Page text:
German Foreign Policy: The Temptation of Going Alone

German Foreign Policy: The Temptation of Going Alone

Germany’s handling of the sovereign debt crisis gripping the eurozone has led some to wonder whether Germany has lost interest in Europe, or in the role it has historically played in the European Union. But does Germany really believe it has other, global options for a more unilateral foreign policy? Is Berlin falling prey to an Eastern temptation, whether from Moscow or Beijing? The answer is clearly “no,” but it is a no that has shades of gray. And those shades of gray are now combining to cast a shadow over the skies of Berlin; German foreign policy is no longer unambiguous, to say the least.

The problem can be traced to the fact that Germany, as Henry Kissinger once noted, might be too big for Europe, but too small for the world. The post-World War II accommodation left Germany embedded in a dense network of institutionalized Western relations, from NATO to the EU. The new “German question” seems to be whether Germany at the beginning of the 21st century is still able and willing to engage thoroughly in European integration, or whether it is winding its way out of the EU to go global alone. For its part, the German government has put an increasing emphasis on its European commitment in recent months. At the beginning of this year, German Foreign Minister Guido Westerwelle not only underscored the importance and value of Europe for Germany, but also defended Germany’s euro-crisis management, which for months has been under fierce attack for being “too little, too late.”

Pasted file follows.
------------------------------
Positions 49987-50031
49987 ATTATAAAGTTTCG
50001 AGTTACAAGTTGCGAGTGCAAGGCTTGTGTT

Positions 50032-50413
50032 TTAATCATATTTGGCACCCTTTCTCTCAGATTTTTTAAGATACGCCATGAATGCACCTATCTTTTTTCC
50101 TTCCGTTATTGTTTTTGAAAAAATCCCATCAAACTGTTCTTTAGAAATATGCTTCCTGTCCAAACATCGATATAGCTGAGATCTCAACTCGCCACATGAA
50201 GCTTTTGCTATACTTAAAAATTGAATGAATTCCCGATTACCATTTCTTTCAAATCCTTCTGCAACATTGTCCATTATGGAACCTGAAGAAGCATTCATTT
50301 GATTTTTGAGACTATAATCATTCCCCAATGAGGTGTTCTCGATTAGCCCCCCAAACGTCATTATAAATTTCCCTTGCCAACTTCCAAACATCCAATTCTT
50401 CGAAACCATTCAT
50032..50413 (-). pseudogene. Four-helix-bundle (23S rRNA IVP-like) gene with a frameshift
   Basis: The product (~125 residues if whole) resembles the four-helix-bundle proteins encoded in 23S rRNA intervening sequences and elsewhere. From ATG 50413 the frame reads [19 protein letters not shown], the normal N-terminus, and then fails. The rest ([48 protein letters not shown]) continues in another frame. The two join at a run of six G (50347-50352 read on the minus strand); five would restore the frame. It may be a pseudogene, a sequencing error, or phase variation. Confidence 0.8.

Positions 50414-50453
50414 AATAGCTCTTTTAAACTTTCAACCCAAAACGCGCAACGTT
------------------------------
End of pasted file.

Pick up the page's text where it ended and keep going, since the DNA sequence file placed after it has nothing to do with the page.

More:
Nonetheless, it is fair to argue that the new German question has not yet been definitively answered, with three simultaneous developments contributing to the uncertainty. First, Germany is renegotiating its hegemonic role in the EU and Europe, as well as the price it is willing to pay for it. Second, it is also renegotiating its relations between East and West, and between Europe and the world. Third, Germany is increasingly substituting trade policy for foreign policy, instead of developing a coherent concept for how to combine economic and political power and embed trade policies in a strategic concept of foreign policy. In other words, foreign policy and trade policy are out of sync, leaving Germany an economic power but a political dwarf, the equivalent of a supersized Switzerland.

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